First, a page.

“There’s nothing really in place, systemically, to keep incidents of insider sabotage from happening more often,” says Dan Lorenc, an open source software supply chain researcher and founder of the security firm ChainGuard. “Projects build a reputation over time, and people who are often pseudonymous come to trust each other’s digital identities because of the work they've done. There's no global approvers list, and each project has a different culture of how you become an approver,” or a developer who is empowered to approve and publish code changes.

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There's no way to completely remove the threat that a maintainer of an open source project will go rogue, either for personal reasons or because of a criminal or government influence. But so-called “insider threats” can't completely be eliminated within private companies either. The open source community and major influences like Github are increasingly looking to automated code scanning tools to put more eyes (if digital ones) on even the most esoteric projects and catch more bugs or potentially suspicious changes before they go live or soon after.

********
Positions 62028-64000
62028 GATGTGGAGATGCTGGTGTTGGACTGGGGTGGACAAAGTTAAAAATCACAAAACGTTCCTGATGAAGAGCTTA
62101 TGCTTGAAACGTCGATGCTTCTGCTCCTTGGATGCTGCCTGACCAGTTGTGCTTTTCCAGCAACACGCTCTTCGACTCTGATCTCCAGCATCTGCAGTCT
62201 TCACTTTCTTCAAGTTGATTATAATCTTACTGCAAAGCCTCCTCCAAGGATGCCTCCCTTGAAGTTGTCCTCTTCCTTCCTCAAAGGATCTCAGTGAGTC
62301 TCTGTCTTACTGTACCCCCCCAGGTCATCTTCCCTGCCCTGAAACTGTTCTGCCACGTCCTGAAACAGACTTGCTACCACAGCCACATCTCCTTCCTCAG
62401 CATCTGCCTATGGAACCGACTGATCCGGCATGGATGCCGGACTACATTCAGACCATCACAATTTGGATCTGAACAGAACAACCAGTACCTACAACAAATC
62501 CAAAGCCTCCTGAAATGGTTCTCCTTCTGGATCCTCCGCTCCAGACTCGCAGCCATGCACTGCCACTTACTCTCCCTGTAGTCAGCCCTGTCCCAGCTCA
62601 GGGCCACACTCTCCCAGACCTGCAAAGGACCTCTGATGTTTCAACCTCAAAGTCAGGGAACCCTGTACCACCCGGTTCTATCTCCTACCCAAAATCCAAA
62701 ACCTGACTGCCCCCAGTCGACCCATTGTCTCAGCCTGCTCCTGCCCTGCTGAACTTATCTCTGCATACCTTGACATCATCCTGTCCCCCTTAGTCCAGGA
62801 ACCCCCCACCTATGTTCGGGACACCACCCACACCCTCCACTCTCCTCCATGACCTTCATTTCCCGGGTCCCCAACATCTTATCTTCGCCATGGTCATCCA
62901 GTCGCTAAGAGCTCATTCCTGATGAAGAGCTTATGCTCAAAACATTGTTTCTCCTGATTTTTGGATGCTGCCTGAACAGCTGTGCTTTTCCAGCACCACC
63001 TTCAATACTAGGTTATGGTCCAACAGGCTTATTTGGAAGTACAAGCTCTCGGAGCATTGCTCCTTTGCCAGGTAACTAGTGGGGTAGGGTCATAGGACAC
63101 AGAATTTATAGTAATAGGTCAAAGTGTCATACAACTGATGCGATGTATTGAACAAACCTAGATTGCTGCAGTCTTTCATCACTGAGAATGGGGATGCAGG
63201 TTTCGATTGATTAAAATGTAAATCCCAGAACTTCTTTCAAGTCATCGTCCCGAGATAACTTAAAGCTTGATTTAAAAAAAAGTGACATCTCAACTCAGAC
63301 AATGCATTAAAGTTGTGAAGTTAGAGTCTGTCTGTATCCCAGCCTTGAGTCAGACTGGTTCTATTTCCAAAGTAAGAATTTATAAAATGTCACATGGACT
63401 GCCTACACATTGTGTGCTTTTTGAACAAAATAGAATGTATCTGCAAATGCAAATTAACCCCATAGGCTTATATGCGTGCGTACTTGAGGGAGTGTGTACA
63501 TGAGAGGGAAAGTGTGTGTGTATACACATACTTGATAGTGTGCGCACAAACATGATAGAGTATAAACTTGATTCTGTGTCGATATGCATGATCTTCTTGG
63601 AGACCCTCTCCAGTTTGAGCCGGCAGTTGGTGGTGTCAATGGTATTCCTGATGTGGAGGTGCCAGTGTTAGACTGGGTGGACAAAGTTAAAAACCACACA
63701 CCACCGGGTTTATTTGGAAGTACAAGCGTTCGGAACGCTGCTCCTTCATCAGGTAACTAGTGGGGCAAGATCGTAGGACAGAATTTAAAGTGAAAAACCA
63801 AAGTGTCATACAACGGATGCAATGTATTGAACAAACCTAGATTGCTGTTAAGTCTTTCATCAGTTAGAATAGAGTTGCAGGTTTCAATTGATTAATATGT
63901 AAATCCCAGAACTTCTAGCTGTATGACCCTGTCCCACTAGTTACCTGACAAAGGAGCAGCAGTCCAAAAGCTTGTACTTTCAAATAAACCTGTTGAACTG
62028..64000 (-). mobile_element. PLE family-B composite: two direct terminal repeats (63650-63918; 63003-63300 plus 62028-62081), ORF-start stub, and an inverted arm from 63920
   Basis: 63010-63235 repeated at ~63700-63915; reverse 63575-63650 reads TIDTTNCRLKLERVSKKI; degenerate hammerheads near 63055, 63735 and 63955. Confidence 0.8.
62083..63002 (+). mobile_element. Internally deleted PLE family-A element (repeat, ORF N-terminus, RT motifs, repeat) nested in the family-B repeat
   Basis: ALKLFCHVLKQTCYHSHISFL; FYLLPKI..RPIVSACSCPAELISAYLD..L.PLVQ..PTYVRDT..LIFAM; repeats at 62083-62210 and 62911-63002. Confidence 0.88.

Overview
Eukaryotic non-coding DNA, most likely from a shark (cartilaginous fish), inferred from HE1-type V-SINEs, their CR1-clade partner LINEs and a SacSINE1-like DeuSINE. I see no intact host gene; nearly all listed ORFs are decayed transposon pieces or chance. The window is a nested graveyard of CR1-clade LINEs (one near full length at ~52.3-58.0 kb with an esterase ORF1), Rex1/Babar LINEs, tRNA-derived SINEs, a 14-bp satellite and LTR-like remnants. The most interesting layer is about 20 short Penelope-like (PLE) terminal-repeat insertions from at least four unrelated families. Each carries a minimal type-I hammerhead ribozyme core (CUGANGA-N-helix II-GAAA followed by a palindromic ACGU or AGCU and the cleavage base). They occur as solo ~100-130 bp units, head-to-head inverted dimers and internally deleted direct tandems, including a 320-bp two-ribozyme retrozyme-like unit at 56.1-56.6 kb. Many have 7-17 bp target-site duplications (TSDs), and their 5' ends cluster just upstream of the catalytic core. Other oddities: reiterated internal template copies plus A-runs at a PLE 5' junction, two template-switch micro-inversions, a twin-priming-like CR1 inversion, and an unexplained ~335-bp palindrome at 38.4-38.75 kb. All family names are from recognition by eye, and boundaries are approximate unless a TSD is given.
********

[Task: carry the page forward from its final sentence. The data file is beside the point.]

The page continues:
Casting such a wide net is particularly important because of another problem in open source security in which bad actors infiltrate projects or convince burned out maintainers to hand over the reins and then have full control to deploy whatever they want. Automated scanners have limitations, though, and Lorenc notes that they are often better at catching accidental bugs than those that are intentionally designed for sabotage.